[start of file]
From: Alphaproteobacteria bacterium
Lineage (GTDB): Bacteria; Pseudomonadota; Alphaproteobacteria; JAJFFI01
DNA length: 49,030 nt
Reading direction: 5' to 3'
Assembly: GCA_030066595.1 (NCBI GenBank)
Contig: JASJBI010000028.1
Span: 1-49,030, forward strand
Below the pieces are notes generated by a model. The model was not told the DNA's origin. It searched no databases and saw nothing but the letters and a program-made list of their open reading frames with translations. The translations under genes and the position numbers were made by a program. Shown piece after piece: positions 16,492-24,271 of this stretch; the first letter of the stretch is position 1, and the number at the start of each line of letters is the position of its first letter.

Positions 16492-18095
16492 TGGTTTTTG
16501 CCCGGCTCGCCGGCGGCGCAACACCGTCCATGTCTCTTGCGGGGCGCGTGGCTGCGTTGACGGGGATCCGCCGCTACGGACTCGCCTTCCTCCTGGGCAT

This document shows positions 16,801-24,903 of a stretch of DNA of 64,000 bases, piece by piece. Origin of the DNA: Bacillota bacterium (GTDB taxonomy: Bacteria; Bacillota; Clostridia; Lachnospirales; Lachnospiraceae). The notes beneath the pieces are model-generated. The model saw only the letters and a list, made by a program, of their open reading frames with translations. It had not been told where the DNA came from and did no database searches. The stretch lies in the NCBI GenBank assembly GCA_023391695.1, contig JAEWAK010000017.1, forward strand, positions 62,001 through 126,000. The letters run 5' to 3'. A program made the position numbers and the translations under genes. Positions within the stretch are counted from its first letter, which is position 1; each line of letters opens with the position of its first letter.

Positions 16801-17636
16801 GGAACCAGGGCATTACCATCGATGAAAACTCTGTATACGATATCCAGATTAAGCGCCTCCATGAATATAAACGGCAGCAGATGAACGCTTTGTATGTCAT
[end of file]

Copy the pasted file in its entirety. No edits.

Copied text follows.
From: Alphaproteobacteria bacterium
Lineage (GTDB): Bacteria; Pseudomonadota; Alphaproteobacteria; JAJFFI01
DNA length: 49,030 nt
Reading direction: 5' to 3'
Assembly: GCA_030066595.1 (NCBI GenBank)
Contig: JASJBI010000028.1
Span: 1-49,030, forward strand
Below the pieces are notes generated by a model. The model was not told the DNA's origin. It searched no databases and saw nothing but the letters and a program-made list of their open reading frames with translations. The translations under genes and the position numbers were made by a program. Shown piece after piece: positions 16,492-24,271 of this stretch; the first letter of the stretch is position 1, and the number at the start of each line of letters is the position of its first letter.

Positions 16492-18095
16492 TGGTTTTTG
16501 CCCGGCTCGCCGGCGGCGCAACACCGTCCATGTCTCTTGCGGGGCGCGTGGCTGCGTTGACGGGGATCCGCCGCTACGGACTCGCCTTCCTCCTGGGCAT

This document shows positions 16,801-24,903 of a stretch of DNA of 64,000 bases, piece by piece. Origin of the DNA: Bacillota bacterium (GTDB taxonomy: Bacteria; Bacillota; Clostridia; Lachnospirales; Lachnospiraceae). The notes beneath the pieces are model-generated. The model saw only the letters and a list, made by a program, of their open reading frames with translations. It had not been told where the DNA came from and did no database searches. The stretch lies in the NCBI GenBank assembly GCA_023391695.1, contig JAEWAK010000017.1, forward strand, positions 62,001 through 126,000. The letters run 5' to 3'. A program made the position numbers and the translations under genes. Positions within the stretch are counted from its first letter, which is position 1; each line of letters opens with the position of its first letter.

Positions 16801-17636
16801 GGAACCAGGGCATTACCATCGATGAAAACTCTGTATACGATATCCAGATTAAGCGCCTCCATGAATATAAACGGCAGCAGATGAACGCTTTGTATGTCAT